The Pan-American Highway can still lay claim to being the longest road on the planet (see earlier blog piece). But Asia Highway #1 running from Istanbul to Tokyo (12,774 mi./20,557 kms.) has no rival for the vast landforms, the spectacle and depth of human story it gathers on a single strand. Unlikely sinew that spans half the globe, it connects ethnicities, ecologies, civilizations, and world views that are more often than not at bitter odds. And yet the wild truth it whispers, (that some fragile thread makes us all kin) however dusty, pot-holed or neglected the road may appear, will bring you to your knees to kiss its cracked, gritty pavement. It achieves a staggering feat.
Bisect this wandering ribbon of road (calling it a ‘highway’ sometimes seems like flattery) and its midpoint would bring you to a most intriguing and remote spot: the once princely state of Manipur (‘Bejeweled Stronghold’). At my last visit to India’s far northeast corner I could only look down from adjoining ridges into this pocket valley and its gallery of hills normally beyond limits for foreign travelers. But a day later came news that these controls would be lifted for a one-time, 24-hour period at the visit of an Indian dignitary. In the company of friends, I raced to the border and spent a memorable day and night exploring terra incognita – Imphal (the capital city), Lake Loktak, a hydroelectric dam, a World War II museum, and conversations on a university campus. My journal entry on return was brimming with all we had seen and heard in this guarded mountain valley.
For the cognoscenti, Manipur is known for its school of classical Indian dance, as the home of polo, for heirloom-worthy handicrafts, and as a place where Japanese advance into India during WWII was halted. As remarkable are the floating islands (‘phumdi’) on Lake Loktak where thousands of fisher folk have permanent dwellings on great mats of natural vegetation that drift over the southeast corner of the lake. But, to its sorrow, Manipur is known also for unremitting ethnic conflict that has long pitted the Meitei valley communities against the Kuki, Naga and other tribes who inhabit the encircling hills.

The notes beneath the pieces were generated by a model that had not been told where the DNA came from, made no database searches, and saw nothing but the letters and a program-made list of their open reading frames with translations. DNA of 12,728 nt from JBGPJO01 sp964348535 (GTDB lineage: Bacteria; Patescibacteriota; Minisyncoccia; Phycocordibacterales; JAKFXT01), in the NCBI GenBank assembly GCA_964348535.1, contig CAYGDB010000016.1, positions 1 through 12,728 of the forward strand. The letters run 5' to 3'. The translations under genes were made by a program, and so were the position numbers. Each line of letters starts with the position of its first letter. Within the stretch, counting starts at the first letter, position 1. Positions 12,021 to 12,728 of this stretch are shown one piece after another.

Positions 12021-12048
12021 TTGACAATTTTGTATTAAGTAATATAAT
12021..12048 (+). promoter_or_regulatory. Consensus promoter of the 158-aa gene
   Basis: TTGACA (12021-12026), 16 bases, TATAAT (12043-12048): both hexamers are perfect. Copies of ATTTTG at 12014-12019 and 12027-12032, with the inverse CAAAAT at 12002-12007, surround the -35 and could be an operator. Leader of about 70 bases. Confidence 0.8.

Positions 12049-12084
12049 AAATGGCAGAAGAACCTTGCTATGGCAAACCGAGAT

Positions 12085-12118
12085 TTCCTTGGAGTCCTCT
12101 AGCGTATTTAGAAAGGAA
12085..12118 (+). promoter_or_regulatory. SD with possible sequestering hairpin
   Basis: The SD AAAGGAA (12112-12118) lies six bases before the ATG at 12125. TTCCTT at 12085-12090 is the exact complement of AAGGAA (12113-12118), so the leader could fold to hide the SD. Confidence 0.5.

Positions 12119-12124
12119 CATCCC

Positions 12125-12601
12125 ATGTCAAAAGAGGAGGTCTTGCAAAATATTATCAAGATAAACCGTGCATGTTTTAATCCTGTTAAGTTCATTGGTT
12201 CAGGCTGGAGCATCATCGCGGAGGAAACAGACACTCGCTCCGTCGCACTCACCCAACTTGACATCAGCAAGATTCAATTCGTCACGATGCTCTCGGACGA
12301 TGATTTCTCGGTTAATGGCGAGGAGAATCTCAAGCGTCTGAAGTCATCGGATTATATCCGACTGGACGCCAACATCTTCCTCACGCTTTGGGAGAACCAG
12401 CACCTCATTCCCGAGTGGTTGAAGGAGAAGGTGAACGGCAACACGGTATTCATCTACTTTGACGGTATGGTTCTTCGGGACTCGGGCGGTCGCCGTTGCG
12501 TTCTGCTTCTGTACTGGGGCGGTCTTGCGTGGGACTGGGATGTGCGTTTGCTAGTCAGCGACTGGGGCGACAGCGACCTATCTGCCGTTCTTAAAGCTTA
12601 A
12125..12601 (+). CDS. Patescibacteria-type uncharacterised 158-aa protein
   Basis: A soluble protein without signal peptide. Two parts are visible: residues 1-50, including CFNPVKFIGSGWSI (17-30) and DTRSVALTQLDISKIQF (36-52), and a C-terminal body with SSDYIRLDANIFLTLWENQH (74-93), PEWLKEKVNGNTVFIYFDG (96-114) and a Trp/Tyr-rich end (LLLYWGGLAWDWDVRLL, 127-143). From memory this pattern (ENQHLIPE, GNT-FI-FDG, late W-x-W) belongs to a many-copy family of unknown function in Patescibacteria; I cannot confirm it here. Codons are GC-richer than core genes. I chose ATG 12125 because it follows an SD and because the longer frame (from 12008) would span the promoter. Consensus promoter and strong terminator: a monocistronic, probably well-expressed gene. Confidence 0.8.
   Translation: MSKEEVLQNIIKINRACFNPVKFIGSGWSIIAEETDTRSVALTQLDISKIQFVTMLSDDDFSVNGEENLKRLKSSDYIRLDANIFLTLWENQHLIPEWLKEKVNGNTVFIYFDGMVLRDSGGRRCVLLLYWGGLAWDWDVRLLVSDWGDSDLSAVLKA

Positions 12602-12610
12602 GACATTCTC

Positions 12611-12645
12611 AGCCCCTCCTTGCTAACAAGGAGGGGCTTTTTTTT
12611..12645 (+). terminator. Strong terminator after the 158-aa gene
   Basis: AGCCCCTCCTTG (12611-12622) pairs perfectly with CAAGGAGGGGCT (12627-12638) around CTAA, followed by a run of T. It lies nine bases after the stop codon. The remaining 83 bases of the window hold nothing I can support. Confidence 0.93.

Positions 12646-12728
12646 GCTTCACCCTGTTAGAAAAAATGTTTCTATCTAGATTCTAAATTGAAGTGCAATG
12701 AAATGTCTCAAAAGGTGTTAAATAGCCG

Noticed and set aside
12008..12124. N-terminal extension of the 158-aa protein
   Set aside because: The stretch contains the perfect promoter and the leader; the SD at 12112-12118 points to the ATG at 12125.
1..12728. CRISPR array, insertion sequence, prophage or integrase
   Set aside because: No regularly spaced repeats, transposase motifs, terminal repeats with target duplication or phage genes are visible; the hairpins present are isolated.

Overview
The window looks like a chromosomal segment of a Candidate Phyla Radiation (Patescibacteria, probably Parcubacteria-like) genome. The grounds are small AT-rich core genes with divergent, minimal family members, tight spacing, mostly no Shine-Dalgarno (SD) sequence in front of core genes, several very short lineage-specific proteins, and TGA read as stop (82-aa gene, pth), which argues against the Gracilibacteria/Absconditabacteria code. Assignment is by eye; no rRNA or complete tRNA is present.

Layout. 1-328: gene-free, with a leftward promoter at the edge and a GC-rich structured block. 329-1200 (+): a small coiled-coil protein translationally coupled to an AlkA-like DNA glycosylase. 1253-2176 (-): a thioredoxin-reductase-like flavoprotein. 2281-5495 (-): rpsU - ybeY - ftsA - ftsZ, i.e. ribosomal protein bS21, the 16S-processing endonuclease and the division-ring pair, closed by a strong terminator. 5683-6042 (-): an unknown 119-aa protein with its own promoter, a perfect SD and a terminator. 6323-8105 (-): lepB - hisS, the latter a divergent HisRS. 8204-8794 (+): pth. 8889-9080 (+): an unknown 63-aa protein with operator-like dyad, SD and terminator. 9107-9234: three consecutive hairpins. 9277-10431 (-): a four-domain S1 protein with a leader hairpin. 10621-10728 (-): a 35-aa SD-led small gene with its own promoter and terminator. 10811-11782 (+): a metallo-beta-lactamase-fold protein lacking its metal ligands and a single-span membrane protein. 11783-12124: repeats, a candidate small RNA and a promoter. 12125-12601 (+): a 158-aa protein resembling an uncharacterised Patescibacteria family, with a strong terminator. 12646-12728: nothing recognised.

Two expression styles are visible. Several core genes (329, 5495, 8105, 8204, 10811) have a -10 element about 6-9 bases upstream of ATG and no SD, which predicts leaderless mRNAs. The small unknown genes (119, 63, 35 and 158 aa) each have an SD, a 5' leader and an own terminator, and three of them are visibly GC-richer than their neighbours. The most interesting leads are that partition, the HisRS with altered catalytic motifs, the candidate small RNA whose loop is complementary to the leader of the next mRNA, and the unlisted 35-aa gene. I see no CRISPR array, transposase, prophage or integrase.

For two months, that smoldering conflict has burst into open flame as ethnic hatred has overturned public order with arson, mob violence, and now, bodies lying in the streets, sending tens of thousands fleeing to relief camps for protection. Over the cities, towns and villages, there hang plumes of smoke and Asia Highway #1 has become a gauntlet of suffering. Even more pitiful, public authorities seem unable to rein in the violence as enmities harden and trust evaporates.
But in the headlines and reporting that has come from this cauldron, one small feature of the story has been all but overlooked. According to one account a clutch of Meitei women, unable to bear what was befalling nearby tribal families, formed a circle of conscience around their neighbors, facing off those with cudgels, guns and firebrands, as though to say that Asia Highway #1 had somehow crept into their moral imagination and that its silent appeal might yet be heeded.
If the titular leaders of that Bejeweled Stronghold are unable to bridge the divide between parties to this bloodshed, they could hardly do better than to summon to the table the women who defended their neighbors at risk to themselves, and those whose homes and lives were spared as a result. Let them take each other by the hand. Let their bonds be the basis of a peace inviting all who live along that stretch of Asia Highway #1 to the promise of a ribbon of road that girdles – and holds together – half the earth.